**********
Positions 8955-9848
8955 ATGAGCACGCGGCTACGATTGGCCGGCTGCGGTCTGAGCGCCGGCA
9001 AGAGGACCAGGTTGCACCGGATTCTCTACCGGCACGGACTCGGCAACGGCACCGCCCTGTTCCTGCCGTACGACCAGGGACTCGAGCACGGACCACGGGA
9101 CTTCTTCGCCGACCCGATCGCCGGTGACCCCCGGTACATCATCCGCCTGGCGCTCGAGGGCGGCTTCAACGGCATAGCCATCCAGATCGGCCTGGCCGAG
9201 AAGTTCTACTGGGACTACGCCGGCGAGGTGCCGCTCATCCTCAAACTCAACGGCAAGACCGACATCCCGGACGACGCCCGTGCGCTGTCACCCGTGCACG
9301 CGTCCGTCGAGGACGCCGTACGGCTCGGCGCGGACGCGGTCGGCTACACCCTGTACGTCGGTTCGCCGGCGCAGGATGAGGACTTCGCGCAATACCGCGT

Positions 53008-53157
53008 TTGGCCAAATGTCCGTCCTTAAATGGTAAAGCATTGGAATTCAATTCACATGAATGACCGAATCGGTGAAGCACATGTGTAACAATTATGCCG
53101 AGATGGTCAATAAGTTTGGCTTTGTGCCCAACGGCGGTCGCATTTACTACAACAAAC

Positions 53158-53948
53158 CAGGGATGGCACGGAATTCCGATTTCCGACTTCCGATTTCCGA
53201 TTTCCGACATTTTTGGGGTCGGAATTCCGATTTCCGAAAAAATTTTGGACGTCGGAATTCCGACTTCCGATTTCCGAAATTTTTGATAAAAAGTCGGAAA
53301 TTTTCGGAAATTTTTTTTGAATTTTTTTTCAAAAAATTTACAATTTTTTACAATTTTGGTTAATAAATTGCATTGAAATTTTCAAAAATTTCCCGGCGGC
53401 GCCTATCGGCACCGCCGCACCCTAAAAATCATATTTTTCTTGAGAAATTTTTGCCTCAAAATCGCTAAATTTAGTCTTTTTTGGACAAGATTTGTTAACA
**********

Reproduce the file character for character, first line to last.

Positions 8955-9848
8955 ATGAGCACGCGGCTACGATTGGCCGGCTGCGGTCTGAGCGCCGGCA
9001 AGAGGACCAGGTTGCACCGGATTCTCTACCGGCACGGACTCGGCAACGGCACCGCCCTGTTCCTGCCGTACGACCAGGGACTCGAGCACGGACCACGGGA
9101 CTTCTTCGCCGACCCGATCGCCGGTGACCCCCGGTACATCATCCGCCTGGCGCTCGAGGGCGGCTTCAACGGCATAGCCATCCAGATCGGCCTGGCCGAG
9201 AAGTTCTACTGGGACTACGCCGGCGAGGTGCCGCTCATCCTCAAACTCAACGGCAAGACCGACATCCCGGACGACGCCCGTGCGCTGTCACCCGTGCACG
9301 CGTCCGTCGAGGACGCCGTACGGCTCGGCGCGGACGCGGTCGGCTACACCCTGTACGTCGGTTCGCCGGCGCAGGATGAGGACTTCGCGCAATACCGCGT

Positions 53008-53157
53008 TTGGCCAAATGTCCGTCCTTAAATGGTAAAGCATTGGAATTCAATTCACATGAATGACCGAATCGGTGAAGCACATGTGTAACAATTATGCCG
53101 AGATGGTCAATAAGTTTGGCTTTGTGCCCAACGGCGGTCGCATTTACTACAACAAAC

Positions 53158-53948
53158 CAGGGATGGCACGGAATTCCGATTTCCGACTTCCGATTTCCGA
53201 TTTCCGACATTTTTGGGGTCGGAATTCCGATTTCCGAAAAAATTTTGGACGTCGGAATTCCGACTTCCGATTTCCGAAATTTTTGATAAAAAGTCGGAAA
53301 TTTTCGGAAATTTTTTTTGAATTTTTTTTCAAAAAATTTACAATTTTTTACAATTTTGGTTAATAAATTGCATTGAAATTTTCAAAAATTTCCCGGCGGC
53401 GCCTATCGGCACCGCCGCACCCTAAAAATCATATTTTTCTTGAGAAATTTTTGCCTCAAAATCGCTAAATTTAGTCTTTTTTGGACAAGATTTGTTAACA